Rebirth of Mothra II - its Japanese title is Mothra 2: The Undersea Battle - is a bad movie. That's not special on the face of it. A lot of daikaiju eiga are bad. But ROM 2 has somehow managed the first Toho monster movie which, in my estimation, is just bad bad - not so howlingly incompetent as to be hilariously awful, but conspicuously lacking in just about every important way that a motion picture can lack. It might very well be the least-enjoyable of Toho's monster movies; there is nothing about it that's unironically good, not even the monster fights, and having ironic fun with it simply isn't worth the effort.

A lot of this has to do with its status as a deliberate children's movie. Rebirth of Mothra was also a children's movie, and it was merely sleepy and bland and not horrible. But that turns out to have been the best-case scenario, apparently. Its sequel finds the twin fairy Elias, Moll (Kobayashi Megumi) and Lora (Yamaguchi Sayaka), working with the newly-born son of Mothra, also called Mothra, though the trademark name is Mothra Leo, having merry adventures flying in front of tremendously obvious rear-projection. Or tremendously obvious green screen. Whatever the hell it is, it's tremendously obvious.

Meanwhile, three children are playing: Shiori, the girl (Mitsushima Hikari), Yoji, the skinny boy with glasses (Maganao Shimada), and Kyohei, the pudgy boy (Otake Masaki). And that is just about the complete amount of personality that will be given to them throughout the movie, though Kyohei is wearing an Oakland Athletics t-shirt, which I gather makes him the Japanese equivalent of a U.S. Japanophile. The kids are mucking about when they find a little furry ball-creature with eyes, feet, and damn little else; the Elias' bad sister Belvera (Hano Aki) identifies this as the legendary Ghogo, and also tries to steal it from them, but she is stymied. Eventually, Ghogo will prove to have a key role to play in the plot - beyond its ability to cure wounds by pissing on them, that is - but this doesn't reveal itself until a very long way into the depths of the movie, which allows us to spend most of the running time assuming that it is there for literally no reason but to be odiously cute and sell toys, and since the kids' extraordinarily tenuous connection to the plot is limited mostly to their status as Ghogo's protectors, we get to assume that they're present for no real reason at all. Yet present they certainly are, as the Elias need some human agents to help in their quest, and apparently all the competent adult humans were off napping and drinking, thrilled because Godzilla was staying dead this time, or something.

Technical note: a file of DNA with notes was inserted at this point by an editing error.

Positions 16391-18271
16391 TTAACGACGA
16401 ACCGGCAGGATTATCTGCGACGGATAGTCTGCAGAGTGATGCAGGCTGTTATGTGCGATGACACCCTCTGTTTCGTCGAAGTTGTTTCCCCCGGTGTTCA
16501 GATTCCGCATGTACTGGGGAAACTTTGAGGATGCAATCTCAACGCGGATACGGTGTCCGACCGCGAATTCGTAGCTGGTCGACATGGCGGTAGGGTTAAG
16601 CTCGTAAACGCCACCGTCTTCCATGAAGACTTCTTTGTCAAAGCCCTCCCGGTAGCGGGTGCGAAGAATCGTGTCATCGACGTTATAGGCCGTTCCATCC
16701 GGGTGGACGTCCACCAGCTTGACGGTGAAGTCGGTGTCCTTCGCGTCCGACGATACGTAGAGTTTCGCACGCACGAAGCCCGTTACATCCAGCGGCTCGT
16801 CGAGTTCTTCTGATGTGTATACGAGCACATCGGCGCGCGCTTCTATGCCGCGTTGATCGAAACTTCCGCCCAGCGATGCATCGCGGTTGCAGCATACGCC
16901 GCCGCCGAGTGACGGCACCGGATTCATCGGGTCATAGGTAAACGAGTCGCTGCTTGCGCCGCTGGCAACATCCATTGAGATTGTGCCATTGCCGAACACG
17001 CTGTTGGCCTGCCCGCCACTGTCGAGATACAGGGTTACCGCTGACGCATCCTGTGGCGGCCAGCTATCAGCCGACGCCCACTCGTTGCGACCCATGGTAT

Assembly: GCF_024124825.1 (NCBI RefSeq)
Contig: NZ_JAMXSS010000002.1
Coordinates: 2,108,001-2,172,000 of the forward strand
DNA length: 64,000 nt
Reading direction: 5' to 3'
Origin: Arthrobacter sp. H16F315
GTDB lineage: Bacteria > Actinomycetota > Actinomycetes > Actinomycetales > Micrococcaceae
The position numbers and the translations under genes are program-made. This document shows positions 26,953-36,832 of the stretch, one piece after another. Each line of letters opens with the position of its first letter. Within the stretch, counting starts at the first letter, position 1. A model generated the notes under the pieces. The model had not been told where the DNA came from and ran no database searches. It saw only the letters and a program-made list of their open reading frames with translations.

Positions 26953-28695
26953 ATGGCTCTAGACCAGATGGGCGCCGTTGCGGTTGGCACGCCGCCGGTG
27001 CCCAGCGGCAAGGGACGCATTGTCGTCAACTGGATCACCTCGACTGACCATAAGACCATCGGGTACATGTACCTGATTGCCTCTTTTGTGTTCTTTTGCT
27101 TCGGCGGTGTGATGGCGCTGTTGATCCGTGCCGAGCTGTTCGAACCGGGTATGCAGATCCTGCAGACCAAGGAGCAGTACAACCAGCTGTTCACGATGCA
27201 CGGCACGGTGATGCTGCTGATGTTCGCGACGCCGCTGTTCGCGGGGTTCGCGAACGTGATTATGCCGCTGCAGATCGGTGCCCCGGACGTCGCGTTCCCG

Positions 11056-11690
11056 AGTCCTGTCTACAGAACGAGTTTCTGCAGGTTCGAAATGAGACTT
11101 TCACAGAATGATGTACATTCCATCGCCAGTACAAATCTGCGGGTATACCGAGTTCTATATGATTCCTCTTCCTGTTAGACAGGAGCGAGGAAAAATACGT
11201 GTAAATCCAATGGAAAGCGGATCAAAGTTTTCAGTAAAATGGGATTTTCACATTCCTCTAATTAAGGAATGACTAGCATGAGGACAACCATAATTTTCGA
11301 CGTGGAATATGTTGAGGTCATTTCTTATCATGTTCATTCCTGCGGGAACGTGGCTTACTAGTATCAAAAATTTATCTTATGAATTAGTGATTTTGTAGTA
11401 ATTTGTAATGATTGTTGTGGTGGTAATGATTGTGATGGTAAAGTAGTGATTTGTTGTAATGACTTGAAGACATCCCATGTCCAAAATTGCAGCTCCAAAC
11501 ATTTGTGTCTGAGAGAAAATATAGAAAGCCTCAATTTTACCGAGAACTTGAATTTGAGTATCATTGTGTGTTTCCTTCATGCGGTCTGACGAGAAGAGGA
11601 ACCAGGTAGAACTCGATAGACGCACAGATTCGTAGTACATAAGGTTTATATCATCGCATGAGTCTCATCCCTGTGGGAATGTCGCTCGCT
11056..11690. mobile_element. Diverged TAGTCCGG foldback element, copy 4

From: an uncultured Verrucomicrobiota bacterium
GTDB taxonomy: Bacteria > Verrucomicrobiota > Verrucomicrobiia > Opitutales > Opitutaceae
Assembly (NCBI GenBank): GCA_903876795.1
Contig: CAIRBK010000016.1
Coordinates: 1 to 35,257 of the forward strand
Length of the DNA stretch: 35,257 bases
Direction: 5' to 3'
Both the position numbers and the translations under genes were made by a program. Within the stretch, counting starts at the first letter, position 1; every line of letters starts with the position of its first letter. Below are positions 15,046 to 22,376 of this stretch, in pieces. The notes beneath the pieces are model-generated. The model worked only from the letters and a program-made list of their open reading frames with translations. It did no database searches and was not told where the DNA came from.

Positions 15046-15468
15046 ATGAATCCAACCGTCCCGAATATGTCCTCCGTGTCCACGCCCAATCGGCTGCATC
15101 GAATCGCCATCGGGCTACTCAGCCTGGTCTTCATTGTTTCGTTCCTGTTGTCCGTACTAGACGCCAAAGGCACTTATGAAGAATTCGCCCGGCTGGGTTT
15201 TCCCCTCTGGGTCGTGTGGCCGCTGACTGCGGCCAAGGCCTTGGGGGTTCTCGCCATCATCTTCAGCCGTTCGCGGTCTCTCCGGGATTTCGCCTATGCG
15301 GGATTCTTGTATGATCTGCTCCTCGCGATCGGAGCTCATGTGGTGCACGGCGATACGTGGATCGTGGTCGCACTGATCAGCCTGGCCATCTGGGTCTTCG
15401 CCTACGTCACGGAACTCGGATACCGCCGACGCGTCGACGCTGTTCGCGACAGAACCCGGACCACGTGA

The quest involves a search for the lost underwater kingdom of Ninai Kanai, which many eons ago created the monster Dagahra as something of a trash compactor: it destroys anything that seems like pollution, releasing as waste toxic creatures called Barem, which look starfish with grapes glued onto them. But, see, in the late 20th Century, we've fucked up the environment so badly that everything looks like pollution, and the newly-revived Dagahra is going to destroy all the world even more thoroughly than it destroyed Ninai Kanai back in the forgotten time. Belvera is eager to help its quest, but Moll and Lora hope to help Mothra stop the anicient threat once and for all. This involves the children running around and yelling a lot on sets that would have been ashamed to have been involved in a 1990s Nickelodeon show.